Another argument for hedging by non financial firms is the attainment of optimal capital structure and low cost of capital. Non-financial firms that perceive themselves as facing low chances distress and lower expected distress costs are likely to incur more debt. Using debt capital reduces cost of capital because interest on debt creates tax benefits. Interest on debt, unlike dividends paid to shareholders, is an allowable expense for tax purposes. A study that examined 698 publicly traded corporations between the year 1998 and 2003 revealed that there is a strong correlation between hedging against risk and debt capacity of corporations. The study noted that corporations that bought property insurance to hedge against real estate risk, borrowed more funds and had lower costs of capital due to high debt ratios than corporations that did not hedge over the same period. Another study by Klimczak also revealed that there is a strong correlation between hedging against risk and debt capacity of corporations.
The last argument for hedging by non-financial firms is informational benefits that accrue from hedging. Hedging risks that not related to the core business of a corporation makes the financial statement of the corporation to be more informative. This may increase the value of the firm. For example, the financial statement of multinational trading firm that has hedged against currency fluctuation will reflect its operating performance rather than windfall gains and losses that may result from currency fluctuations. Similarly, a hotel management firm that has hedged against exposure to real estate risk can be evaluated by revenues generated from hotel management services rather than capital gains or losses that result from fluctuations in real estate prices. DeMarzo and Duffie (1995) explored evaluated the informational advantages that accrue to investors when corporations hedge against unrelated risks and the impact of hedging behavior of to what extend the hedging behavior is disclosed to investors. They noted that hedging allows investors to evaluate the quality of management by removing irrelevant noise from the process. They also noted that investors assumed that companies with more stable earning have better management compared to companies with volatile earnings. Therefore, non-financial firms that hedge against risk are likely to have a higher value.
Several arguments that have been advanced against hedging by non-financial companies as discussed below. The first one is the costs of hedging. Instruments used in hedging results in implicit and explicit costs to a company. Explicit costs include insurance premiums paid, cost of the option, and brokerage fee on derivatives among others. The larger the risk, the higher the explicit costs will be. Implicit costs on the other hand, opportunity costs of funds locked in financial derivatives, expert fees, legal fees and man-hours lost formulating, selling and managing derivatives. Both implicit and explicit cost of hedging result increased costs of doing business and consequently reduced earning of the firm. Therefore, hedging against risks that may not occur anyway reduces the firm’s earnings and the value of a firm.
The second argument against hedging by non-financial firms arises from the Capital Asset Pricing Model (CAPM). CAPM is a discount rate determination model that concentrates on the movement of different investment with respect to the entire market. The expected return of return obtained using CAPM assumes that all risks that can be eliminated by diversification are done so. Therefore, the resulting expected rate of return only contains an allowance for risks that cannot be eliminated through diversification. The capital asset pricing model gives an expected rate of return that is equal to the risk-free return after adjusting for tax and risk premium of the market. This is based on the assumptions that that investors maximize the utility of end of period wealth, investors are risk averse and that the capital market is perfect and efficient. This theory states that since investors are rational and seek to maximize their returns subject to risks, they will diversify their portfolio and eliminate all risks that are business or industry specific. Therefore, there is no need for firms to hedge against risk because investors will eliminate the risk by diversification anyway. Therefore, well diversified investor portfolio can manage its own risks without firms’ intervention.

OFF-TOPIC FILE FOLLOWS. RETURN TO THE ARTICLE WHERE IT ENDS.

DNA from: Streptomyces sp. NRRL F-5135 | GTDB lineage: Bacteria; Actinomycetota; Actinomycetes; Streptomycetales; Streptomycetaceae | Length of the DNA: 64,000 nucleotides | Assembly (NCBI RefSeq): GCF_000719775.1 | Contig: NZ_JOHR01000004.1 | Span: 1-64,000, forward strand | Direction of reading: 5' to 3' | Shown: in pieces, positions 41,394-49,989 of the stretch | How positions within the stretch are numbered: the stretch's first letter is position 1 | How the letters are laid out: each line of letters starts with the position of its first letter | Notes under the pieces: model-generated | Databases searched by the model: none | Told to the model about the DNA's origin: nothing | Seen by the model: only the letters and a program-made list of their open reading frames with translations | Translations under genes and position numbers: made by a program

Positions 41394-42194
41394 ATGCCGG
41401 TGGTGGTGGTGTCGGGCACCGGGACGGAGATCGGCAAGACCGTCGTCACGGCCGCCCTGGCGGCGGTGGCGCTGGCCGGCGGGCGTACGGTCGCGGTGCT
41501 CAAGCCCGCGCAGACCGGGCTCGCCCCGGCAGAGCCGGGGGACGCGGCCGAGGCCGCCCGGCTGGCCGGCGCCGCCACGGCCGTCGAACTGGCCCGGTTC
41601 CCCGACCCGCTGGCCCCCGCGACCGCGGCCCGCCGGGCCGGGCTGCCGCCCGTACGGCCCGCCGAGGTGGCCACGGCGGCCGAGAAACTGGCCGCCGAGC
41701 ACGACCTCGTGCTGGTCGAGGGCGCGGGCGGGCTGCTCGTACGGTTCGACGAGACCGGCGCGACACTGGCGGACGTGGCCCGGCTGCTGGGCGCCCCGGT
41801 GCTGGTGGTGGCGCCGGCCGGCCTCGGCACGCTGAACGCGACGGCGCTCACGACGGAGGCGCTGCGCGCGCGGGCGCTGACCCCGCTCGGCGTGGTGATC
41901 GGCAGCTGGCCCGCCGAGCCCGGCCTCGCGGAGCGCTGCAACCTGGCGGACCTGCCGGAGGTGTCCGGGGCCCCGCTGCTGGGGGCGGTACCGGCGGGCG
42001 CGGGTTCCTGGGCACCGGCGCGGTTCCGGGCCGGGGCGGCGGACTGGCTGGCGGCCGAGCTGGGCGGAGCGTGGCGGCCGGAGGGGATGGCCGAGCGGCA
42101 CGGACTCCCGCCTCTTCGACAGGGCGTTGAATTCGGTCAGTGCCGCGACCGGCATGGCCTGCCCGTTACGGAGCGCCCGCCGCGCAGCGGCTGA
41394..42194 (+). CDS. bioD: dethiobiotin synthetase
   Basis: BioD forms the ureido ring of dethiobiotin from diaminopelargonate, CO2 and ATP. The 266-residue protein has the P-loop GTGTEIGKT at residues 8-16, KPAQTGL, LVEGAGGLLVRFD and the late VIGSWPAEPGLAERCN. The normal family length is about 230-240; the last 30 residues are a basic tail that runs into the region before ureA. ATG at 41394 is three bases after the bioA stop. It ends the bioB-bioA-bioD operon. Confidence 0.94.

Another argument against hedging emanates from the agency theory. Management normally hedge against the risks that benefit them at the expense of shareholders. Managers risk aversion results from the fact that a manager may undertake projects with lower risks than what shareholders would consider reasonable because managers seek to protect their employment and not shareholders intend to maximize returns. Management’s incentive of reducing income variability is occasionally driven by financial accounting reasons. In the same vein, managers may believe that they will be criticized more harshly if they incur foreign exchange losses in their financial statements than for incurring equal or higher costs in avoiding the same foreign exchange losses. Normally, foreign exchanges losses appear in the statement of income as a footnote or as a highly noticeable separate line item, however, the hedging costs of are normally buried in interest or operating expenses.